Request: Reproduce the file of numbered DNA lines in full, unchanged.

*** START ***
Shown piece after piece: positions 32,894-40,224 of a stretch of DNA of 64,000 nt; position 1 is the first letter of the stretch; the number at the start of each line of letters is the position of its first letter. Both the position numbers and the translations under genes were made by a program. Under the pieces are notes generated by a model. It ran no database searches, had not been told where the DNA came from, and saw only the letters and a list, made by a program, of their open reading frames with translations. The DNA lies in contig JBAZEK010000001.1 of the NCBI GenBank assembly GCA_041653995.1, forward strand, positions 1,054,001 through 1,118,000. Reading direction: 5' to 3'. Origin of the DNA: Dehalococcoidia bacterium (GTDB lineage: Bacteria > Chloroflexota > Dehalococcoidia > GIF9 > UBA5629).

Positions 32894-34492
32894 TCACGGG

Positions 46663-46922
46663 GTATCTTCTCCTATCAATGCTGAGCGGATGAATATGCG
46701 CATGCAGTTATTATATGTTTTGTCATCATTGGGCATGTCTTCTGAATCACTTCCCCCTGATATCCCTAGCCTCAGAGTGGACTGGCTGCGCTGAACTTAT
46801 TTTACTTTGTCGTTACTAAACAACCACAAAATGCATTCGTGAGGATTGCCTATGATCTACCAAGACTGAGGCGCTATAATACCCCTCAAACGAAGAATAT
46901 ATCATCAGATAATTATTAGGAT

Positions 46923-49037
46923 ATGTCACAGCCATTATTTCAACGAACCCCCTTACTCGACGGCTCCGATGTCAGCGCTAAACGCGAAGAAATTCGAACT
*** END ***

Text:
Shown piece after piece: positions 32,894-40,224 of a stretch of DNA of 64,000 nt; position 1 is the first letter of the stretch; the number at the start of each line of letters is the position of its first letter. Both the position numbers and the translations under genes were made by a program. Under the pieces are notes generated by a model. It ran no database searches, had not been told where the DNA came from, and saw only the letters and a list, made by a program, of their open reading frames with translations. The DNA lies in contig JBAZEK010000001.1 of the NCBI GenBank assembly GCA_041653995.1, forward strand, positions 1,054,001 through 1,118,000. Reading direction: 5' to 3'. Origin of the DNA: Dehalococcoidia bacterium (GTDB lineage: Bacteria > Chloroflexota > Dehalococcoidia > GIF9 > UBA5629).

Positions 32894-34492
32894 TCACGGG

Positions 46663-46922
46663 GTATCTTCTCCTATCAATGCTGAGCGGATGAATATGCG
46701 CATGCAGTTATTATATGTTTTGTCATCATTGGGCATGTCTTCTGAATCACTTCCCCCTGATATCCCTAGCCTCAGAGTGGACTGGCTGCGCTGAACTTAT
46801 TTTACTTTGTCGTTACTAAACAACCACAAAATGCATTCGTGAGGATTGCCTATGATCTACCAAGACTGAGGCGCTATAATACCCCTCAAACGAAGAATAT
46901 ATCATCAGATAATTATTAGGAT

Positions 46923-49037
46923 ATGTCACAGCCATTATTTCAACGAACCCCCTTACTCGACGGCTCCGATGTCAGCGCTAAACGCGAAGAAATTCGAACT